I know of nowhere else in the world where complete strangers can come to the door and be welcomed in and offered hospitality.
Friday morning on our way into the Gobi, we met a nomad couple and their grandson. A neighbour was there too as they watched a Nadaam being televised from Inner Mongolia. They have been on this site for two weeks and will move again when the sheep, goats and cattle need fresh grass.
On the stove was “a meat dish” which was subsequently identified as sheep testicles. It looked like a favourite snack of the men as they chomped into them.
We took a photo of the grandson and produced a tiny print via Polaroid’s phone app. We asked if they would like a group photo. Yes was the enthusiastic answer as they dived for their traditional clothes to wear for the shot. We left them with the photos and a tin of biscuits. They left us a lasting impression.
I can’t leave Japan tomorrow without pulling together some of the visual highlights of the past five weeks. There is so much more to see and experience here, I hope we can return sometime soon.
In no particular order, out and about today in Kyoto
Meeting a retired English semantics professor at Gion-Shijo railway station. He bailed us up in the nicest possible way.
Hirose Coffee Shop in Arishiyama. Another sweet little cafe with Audrey Hepburn references and a charming host.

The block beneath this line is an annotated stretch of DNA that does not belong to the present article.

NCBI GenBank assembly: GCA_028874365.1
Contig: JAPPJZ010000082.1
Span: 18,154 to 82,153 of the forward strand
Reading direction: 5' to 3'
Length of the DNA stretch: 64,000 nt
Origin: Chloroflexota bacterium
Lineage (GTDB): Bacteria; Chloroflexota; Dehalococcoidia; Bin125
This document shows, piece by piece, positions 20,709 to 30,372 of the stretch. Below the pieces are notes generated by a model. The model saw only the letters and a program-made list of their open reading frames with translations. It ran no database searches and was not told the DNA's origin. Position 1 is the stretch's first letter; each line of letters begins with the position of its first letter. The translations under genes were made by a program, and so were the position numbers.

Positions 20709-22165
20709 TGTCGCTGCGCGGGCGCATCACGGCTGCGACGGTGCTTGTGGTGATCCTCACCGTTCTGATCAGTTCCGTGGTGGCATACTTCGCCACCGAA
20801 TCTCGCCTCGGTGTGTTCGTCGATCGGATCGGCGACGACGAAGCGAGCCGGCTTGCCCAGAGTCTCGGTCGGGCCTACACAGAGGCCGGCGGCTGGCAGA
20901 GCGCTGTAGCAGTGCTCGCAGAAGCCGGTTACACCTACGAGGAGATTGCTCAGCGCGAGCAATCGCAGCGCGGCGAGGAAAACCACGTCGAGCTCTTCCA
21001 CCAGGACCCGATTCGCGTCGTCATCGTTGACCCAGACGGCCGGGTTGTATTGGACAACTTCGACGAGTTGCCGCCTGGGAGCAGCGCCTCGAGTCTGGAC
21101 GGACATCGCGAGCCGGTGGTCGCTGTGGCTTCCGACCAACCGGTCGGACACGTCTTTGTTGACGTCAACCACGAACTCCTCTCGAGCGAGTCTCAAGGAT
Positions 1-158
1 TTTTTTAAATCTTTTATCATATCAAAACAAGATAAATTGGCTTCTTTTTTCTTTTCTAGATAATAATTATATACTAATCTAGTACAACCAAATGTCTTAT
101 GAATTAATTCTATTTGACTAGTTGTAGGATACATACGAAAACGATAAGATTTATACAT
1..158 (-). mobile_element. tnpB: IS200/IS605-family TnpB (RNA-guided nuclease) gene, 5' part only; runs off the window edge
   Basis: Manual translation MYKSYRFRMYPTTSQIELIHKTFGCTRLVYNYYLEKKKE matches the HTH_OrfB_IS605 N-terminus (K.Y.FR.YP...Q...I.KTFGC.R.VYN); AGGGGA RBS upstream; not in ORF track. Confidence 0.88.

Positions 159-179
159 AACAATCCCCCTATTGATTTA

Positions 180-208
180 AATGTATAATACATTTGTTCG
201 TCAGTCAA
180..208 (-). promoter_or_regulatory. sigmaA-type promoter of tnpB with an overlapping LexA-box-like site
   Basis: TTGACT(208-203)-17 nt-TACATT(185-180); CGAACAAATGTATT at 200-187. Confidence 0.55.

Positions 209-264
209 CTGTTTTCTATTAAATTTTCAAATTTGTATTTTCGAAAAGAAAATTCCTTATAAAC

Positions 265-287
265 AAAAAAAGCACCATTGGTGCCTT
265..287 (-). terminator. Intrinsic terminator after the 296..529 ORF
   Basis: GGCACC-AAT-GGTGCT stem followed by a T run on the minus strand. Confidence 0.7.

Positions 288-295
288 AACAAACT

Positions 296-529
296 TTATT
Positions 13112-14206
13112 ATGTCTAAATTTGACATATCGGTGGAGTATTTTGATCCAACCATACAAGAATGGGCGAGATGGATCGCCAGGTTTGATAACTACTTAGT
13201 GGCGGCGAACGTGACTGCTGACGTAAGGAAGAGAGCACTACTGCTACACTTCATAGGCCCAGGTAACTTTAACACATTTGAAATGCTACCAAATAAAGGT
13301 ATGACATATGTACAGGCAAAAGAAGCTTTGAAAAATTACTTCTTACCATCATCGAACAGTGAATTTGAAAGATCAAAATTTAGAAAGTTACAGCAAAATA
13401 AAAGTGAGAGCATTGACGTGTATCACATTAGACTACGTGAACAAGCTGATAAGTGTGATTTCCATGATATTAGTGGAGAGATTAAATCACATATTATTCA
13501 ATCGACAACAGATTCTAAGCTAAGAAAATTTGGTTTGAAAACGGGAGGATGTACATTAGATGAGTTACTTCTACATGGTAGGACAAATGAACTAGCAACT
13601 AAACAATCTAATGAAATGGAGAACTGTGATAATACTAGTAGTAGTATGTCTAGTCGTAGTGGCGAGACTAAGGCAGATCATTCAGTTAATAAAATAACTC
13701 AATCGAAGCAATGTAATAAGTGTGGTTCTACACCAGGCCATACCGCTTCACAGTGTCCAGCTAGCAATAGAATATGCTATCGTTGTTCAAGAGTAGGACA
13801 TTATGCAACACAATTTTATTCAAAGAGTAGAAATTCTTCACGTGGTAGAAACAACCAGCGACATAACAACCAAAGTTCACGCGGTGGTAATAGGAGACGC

In the gardens surrounding the Kyoto Imperial Palace.
Kyoko Muraji runs her small ramen restaurant in Gion on the principles of Omotenashi, a form of hospitality that anticipates customer needs and provides a relaxing atmosphere.
We selected the Black Ramen and the Chicken Lemon Ramen. Dinner is served around two square communal tables with a maximum of 16 persons at a time.
It was the stories of the children and their distraught parents that hit hard and moved you to tears.
Sadako Sasaki famously folded over 1300 paper cranes in the hope that by completing 1000 of them, she would have her wish met be cured of the leukaemia caused by the atomic bomb. These are some of the tiny cranes she made from medicine wrappings and other paper scraps. She died eight months after her diagnosis.
This is the tricycle that belonged to a little boy who was about to turn four. His father buried the child and the tricycle together.
No more Hiroshimas.
Last night we walked past a restaurant that we heard before we saw it. We decided to get in on some of the fun tonight at Ni-No-Ni on a rainy night in Fukuoka.
We ordered eggplant, green vegetables, pork and garlic shoots and dumplings. Sesame balls with red bean paste and almond tofu with black sesame seeds topped off the meal.
If you measure the success of a day out by the number of customers, and the hopes you had of selling enough of your items so as to cover a bit more than the cost of your site and a cup of coffee, then it was disappointing.
If you measure the success of a day out by the opportunity to people watch, by the breeze and overcast skies that tempered the heat, and by conversations with fellow suitcase fillers, it was a good day.